Gordon Got Demoted Last Season — Instead of Sulking or Leaving, He Went to Work

The cornerback is considered the top athlete on the UW football team. Now he's working on becoming one of its better players.
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Three games into his 2019 season, Kyler Gordon lost his starting cornerback job. Then a redshirt freshman, he got caught flat-footed in the University of Washington secondary and gave up a few big plays, especially late in a 20-19 loss to California.

Oh, what a difference a year makes.

After three November outings now, Gordon appears on the verge of getting his bigger workload back. He's the one making positive things happen. None has been more visible than his fourth-quarter hit on Utah's Ty Jordan that caused a fumble, likely prevented a touchdown and helped enable a 24-21 Husky victory.

A highly regarded player who selected Washington over Notre Dame, Gordon hasn't had his nose out of joint over moving in and out of the lineup. He's accepted this as part of the deal for being in such a nationally respected position group.

"This is one of the reasons I came here — is to be competitive and be in a competitive room," he said. "Every week I'm competing with myself and each other just to be the best."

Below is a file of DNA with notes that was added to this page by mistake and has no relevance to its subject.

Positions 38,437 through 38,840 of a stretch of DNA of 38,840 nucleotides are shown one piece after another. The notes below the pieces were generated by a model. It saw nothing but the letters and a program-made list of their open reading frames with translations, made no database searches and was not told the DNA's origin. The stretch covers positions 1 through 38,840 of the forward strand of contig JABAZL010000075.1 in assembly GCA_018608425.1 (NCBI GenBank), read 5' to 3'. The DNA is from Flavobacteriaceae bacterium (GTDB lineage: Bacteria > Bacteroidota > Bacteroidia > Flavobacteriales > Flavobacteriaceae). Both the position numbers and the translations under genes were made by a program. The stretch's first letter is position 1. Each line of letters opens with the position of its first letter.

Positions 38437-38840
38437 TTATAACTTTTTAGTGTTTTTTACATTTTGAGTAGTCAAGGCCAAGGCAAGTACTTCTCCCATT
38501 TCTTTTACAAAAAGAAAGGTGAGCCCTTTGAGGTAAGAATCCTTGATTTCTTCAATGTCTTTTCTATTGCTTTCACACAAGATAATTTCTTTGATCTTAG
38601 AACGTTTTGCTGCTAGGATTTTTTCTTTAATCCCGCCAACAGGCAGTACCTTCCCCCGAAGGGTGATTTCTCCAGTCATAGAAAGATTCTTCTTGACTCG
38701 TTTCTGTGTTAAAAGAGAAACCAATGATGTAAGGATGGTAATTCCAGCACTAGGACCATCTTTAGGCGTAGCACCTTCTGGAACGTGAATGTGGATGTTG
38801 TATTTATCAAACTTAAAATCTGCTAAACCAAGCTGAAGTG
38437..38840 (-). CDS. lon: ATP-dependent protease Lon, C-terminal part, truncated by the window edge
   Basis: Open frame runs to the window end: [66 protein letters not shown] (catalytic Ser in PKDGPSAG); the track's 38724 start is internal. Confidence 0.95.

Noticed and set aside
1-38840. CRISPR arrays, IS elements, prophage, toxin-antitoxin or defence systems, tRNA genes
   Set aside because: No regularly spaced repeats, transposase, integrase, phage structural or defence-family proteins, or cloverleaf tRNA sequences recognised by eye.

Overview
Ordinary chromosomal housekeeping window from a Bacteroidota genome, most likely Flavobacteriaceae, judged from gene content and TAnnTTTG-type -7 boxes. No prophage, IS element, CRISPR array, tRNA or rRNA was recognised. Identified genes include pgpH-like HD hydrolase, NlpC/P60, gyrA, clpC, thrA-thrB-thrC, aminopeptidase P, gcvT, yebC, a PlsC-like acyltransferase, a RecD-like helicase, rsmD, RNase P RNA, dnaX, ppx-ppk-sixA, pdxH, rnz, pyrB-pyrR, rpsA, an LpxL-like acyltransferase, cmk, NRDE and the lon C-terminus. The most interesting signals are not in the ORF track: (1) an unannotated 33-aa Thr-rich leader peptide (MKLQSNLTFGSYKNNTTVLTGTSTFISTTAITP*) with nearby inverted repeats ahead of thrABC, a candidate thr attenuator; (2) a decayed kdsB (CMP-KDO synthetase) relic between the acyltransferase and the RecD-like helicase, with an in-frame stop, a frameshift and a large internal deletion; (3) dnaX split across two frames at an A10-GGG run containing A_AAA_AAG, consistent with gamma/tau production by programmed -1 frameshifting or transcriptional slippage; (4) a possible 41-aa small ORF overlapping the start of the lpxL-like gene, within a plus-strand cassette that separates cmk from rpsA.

Gordon lined up opposite Keith Taylor as a starting corner before giving up his spot to then-true freshman Trent McDuffie. If he returns to the opening lineup soon, he'll likely replace Taylor, who's a senior.

It's all part of coach Jimmy Lake's insistence on making starting jobs available team-wide to those who want them the most.

When the 2019 season ended, Gordon went right to work on his shortcomings. 

"I just looked at my weaknesses and took that aside in the offseason and was really detailed in how I could correct myself in order to make a bigger difference, a bigger impact for this team," he said.

He had all of the physical skills, maybe more than anyone else on the team, at any position. 

What Gordon needed most was to play smarter, better recognize situations through film study and come back as a player who couldn't be fooled. No one is going to outrun or outjump him. 

"I was just going out there and fully dissecting the offense and being able to predict what's coming," he said. "Once I get to know more of the game, I'll be confident in my calls and it'll allow me to play more free."

Gordon won't outwardly advocate for himself to become a starter again. While it's a personal goal, he learned how to say the right things. Make the Huskies a winner comes first. He knows he's going to get his minutes at corner and be the special-teams leader. The rest is up to him.

One change this cover guy has had to deal with is having Lake became the Washington head coach and no longer oversee the secondary as closely as he once did. At least that's what it looks like on paper. Gordon is getting the full treatment.

"He's still coaching me up all the time," Gordon said with a little laugh. "He'll still come over but it's not 24/7 that he's in the room. He's still there, though. He's not gone."

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